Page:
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Customizing WordPress 2.5.1: Using the Links and Archives Pages

Last updated Oct 17, 2003.

The Links and Archives template pages in the default theme contain coding to display links or archives, respectively, without you having to do anything at all.

Go to your blog's Dashboard and write a new page. From the Page Template drop-down list, choose Links or Archives as shown in Figure 1. Enter a title (such as Links or Archives), and then save and publish the page. You don't need to write anything in the body area for the page; in fact, if you do write anything, it will be ignored.

Figure 1

Figure 1 From the Page Template drop-down list, choose Links or Archives.

Refresh your blog and visit the page you just created. If you chose to create an archives page, you'll see a list of posts by month and another by category, as shown in Figure 2. If you created a links page, you'll see a list of links grouped by category, as shown in Figure 3.

Figure 2

Figure 2 An archives page with a list of posts by month and a second list of posts by category.

Figure 3

Figure 3 A links page with a list of links grouped by category.

Both default page templates provide adequate information, but your visitors would probably benefit from some closer attention to detail.

Modify the Archives Template

The Archives template is named archives.php. Open it with your text editor and you'll see the following template header:

<?php
/*
Template Name: Archives
*/
?>

That's followed by code to get the header file, set up the page layout, and add a search box:

<?php get_header(); ?>
<div id="content" class="widecolumn">
<?php include (TEMPLATEPATH . '/searchform.php'); ?>

Below that is the crucial coding that creates the two lists of archives, by month and by subject (see Figure 4):

<h2>Archives by Month:</h2>
<ul>
<?php wp_get_archives('type=monthly'); ?>
</ul>
<h2>Archives by Subject:</h2>

<ul>
<?php wp_list_categories(); ?>
</ul>
Figure 4

Figure 4 The Archives page template sets up two lists: one for posts by month, and the other for a list of categories.

The WordPress Codex page for wp_get_archives explains all the possible ways you can change the time-based list. For example, you could replace the following line:

<?php wp_get_archives('type=monthly'); ?>

with this:

<?php wp_get_archives('type=weekly&show_post_count=1&limit=20'); ?>

The result would display a list of the last 20 (limit=20) weeks (weekly), with the number of posts for each week in parentheses at the end of the line (show_post_count=1), as shown in Figure 5. Remember to change the heading to match what the list displays.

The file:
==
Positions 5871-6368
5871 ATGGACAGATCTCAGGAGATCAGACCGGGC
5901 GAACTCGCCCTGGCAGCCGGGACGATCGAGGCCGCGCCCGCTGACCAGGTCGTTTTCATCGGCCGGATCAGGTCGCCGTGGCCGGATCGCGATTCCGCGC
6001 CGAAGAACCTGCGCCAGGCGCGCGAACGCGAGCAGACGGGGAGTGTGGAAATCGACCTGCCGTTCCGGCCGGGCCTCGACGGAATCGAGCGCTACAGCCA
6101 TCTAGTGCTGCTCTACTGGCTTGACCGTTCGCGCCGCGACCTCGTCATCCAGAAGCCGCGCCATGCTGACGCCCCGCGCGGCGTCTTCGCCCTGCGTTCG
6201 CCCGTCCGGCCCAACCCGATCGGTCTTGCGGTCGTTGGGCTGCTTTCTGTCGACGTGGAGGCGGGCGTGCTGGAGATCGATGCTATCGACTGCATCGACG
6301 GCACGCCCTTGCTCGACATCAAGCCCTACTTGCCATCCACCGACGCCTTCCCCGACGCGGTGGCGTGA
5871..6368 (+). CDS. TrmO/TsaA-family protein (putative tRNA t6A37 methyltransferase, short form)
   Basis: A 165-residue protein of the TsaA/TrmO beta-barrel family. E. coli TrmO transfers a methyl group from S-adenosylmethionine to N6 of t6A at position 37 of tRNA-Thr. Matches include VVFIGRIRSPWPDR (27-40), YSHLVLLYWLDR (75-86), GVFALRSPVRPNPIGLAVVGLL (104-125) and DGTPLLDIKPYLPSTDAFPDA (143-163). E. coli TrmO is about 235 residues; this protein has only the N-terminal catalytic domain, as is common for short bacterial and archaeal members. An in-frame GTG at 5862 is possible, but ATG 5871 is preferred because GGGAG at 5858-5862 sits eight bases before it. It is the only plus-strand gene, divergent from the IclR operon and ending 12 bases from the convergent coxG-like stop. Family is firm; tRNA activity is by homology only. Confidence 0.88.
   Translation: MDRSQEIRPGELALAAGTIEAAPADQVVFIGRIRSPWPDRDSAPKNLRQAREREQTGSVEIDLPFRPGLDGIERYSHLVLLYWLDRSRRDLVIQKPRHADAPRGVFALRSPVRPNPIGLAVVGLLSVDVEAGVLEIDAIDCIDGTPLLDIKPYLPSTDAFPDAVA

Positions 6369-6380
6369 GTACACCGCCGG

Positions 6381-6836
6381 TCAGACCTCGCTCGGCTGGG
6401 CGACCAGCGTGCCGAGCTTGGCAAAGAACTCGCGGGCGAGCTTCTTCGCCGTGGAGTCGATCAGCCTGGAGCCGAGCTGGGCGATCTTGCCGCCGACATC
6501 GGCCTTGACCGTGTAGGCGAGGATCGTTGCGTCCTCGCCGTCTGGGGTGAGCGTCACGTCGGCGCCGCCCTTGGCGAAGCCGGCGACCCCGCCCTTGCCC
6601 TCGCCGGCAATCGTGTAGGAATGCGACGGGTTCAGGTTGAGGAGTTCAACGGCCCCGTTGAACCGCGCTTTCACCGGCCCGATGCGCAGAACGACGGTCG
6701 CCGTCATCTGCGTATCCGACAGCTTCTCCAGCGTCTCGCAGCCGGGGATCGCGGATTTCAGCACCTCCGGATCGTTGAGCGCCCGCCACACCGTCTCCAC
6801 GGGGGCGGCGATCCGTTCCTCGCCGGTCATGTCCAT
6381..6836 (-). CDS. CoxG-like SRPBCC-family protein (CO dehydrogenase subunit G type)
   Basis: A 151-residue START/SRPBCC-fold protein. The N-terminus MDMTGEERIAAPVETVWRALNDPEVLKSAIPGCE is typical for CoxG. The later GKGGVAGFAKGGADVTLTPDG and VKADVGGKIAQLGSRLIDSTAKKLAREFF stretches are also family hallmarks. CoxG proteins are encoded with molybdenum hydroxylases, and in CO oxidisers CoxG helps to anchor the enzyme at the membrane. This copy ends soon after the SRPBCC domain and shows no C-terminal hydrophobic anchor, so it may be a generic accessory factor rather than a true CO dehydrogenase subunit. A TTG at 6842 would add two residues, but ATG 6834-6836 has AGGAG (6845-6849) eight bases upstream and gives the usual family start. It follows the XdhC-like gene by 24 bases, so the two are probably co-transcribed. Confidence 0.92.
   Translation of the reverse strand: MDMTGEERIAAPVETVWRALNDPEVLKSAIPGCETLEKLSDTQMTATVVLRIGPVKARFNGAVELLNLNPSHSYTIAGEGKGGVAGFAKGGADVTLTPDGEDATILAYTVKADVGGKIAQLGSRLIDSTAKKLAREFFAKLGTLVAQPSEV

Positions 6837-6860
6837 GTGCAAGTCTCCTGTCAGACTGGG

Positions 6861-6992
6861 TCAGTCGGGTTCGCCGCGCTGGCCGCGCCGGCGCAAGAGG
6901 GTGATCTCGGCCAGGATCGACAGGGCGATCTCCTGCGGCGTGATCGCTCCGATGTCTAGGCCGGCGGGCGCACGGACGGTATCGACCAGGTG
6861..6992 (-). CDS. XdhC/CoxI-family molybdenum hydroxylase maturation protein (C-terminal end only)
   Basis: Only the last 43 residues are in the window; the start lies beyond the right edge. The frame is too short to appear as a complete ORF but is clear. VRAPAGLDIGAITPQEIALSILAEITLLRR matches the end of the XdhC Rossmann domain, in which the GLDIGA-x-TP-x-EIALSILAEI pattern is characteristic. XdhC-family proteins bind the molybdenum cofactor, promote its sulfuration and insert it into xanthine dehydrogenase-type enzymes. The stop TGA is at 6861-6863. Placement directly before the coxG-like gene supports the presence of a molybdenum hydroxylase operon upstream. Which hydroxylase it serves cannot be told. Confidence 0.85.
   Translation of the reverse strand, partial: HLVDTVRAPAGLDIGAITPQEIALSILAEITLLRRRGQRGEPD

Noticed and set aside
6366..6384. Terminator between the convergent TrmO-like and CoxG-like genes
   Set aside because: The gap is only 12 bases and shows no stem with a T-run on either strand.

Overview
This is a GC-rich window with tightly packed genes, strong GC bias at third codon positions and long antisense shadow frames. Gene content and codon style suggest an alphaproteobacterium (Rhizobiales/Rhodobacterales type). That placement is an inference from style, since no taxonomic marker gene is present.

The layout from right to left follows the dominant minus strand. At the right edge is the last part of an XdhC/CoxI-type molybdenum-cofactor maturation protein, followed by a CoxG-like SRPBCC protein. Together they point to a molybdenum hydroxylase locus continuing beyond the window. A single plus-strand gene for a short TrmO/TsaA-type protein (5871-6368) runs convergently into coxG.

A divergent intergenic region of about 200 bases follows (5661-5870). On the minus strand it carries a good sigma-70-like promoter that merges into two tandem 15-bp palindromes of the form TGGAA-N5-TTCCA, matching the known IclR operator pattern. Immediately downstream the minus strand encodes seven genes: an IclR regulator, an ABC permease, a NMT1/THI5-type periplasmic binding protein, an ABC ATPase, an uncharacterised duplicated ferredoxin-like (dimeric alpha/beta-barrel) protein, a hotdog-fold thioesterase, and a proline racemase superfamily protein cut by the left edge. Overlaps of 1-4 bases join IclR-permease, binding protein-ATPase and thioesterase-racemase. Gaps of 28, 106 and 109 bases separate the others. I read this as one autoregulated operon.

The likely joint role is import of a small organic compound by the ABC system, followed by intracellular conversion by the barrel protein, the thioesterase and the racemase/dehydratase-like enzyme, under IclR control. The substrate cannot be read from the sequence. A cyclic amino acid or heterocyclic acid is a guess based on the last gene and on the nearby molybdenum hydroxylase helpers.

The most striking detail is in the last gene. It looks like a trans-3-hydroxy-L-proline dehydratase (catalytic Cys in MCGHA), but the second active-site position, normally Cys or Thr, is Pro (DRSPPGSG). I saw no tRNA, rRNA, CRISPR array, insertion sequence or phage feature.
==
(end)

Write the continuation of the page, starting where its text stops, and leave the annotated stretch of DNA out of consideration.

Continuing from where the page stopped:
Figure 5

Figure 5 A list of the last 20 weeks, with the number of posts for each week displayed in parentheses at the end of the line.

To list tags instead of categories, edit the code for the second list. Choose whether to display tags as a "cloud"—tags are grouped, and the font size reflects how often the tag has been used—or as a list down the page. You can find details of all the possibilities at the codex page for wp_tag_cloud.

Here's the code that would list tags down the page:

<h2>Archives by Tag:</h2>
<?php wp_tag_cloud('format=list'); ?>

Notice that I've changed the heading appropriately.

This code creates a tag cloud using the default cloud values (see Figure 6):

<h2>Tag cloud:</h2>
<?php wp_tag_cloud(''); ?>
Figure 6

Figure 6 The archive page now contains a couple of lists and a "cloud."

To give your blog's visitors the best experience, create several different types of archive pages—perhaps for categories, by month, by year, with tags—and let the visitor choose how he or she wants to view your posts.

Modify the Links Template

The Links template contains this coding:

<h2>Links:</h2>
<ul>
<?php wp_list_bookmarks(); ?>

</ul>

It produces a very raw and simple list of links, divided into categories, but you can do a lot to refine what's displayed. (Refer to the codex page for wp_list_bookmarks for a full breakdown of possibilities.) For example, this coding displays a simple, uncategorized list (categorize=0), with the "Bookmarks" heading removed (title_li=), and including the description (if available) for each link (show_description=1):

<h2>Links:</h2>

<ul>
<?php wp_list_bookmarks('categorize=0&title_li=&show_description=1'); ?>
</ul>

Figure 7 shows the result.

Figure 7

Figure 7 A simple, uncategorized list, with the "Bookmarks" heading removed, and including the description (if available) for each link.

With the following coding, I restrict the links displayed to those in category 32 or 33 (see Figure 8):

<?php wp_list_bookmarks('categorize=0&title_li=&show_description=1&category=32,33'); ?>
Figure 8

Figure 8 With restricted categories, fewer links are displayed.

The default Archives and Links templates provide adequate but unsophisticated listings. Previous articles showed you how to create a custom page template. Now you can add modifications to the default archives or links coding for fine control over your blog's templates.

Create customized archives and links page templates with tailored listings to give your visitors many more possibilities for finding your words of wisdom.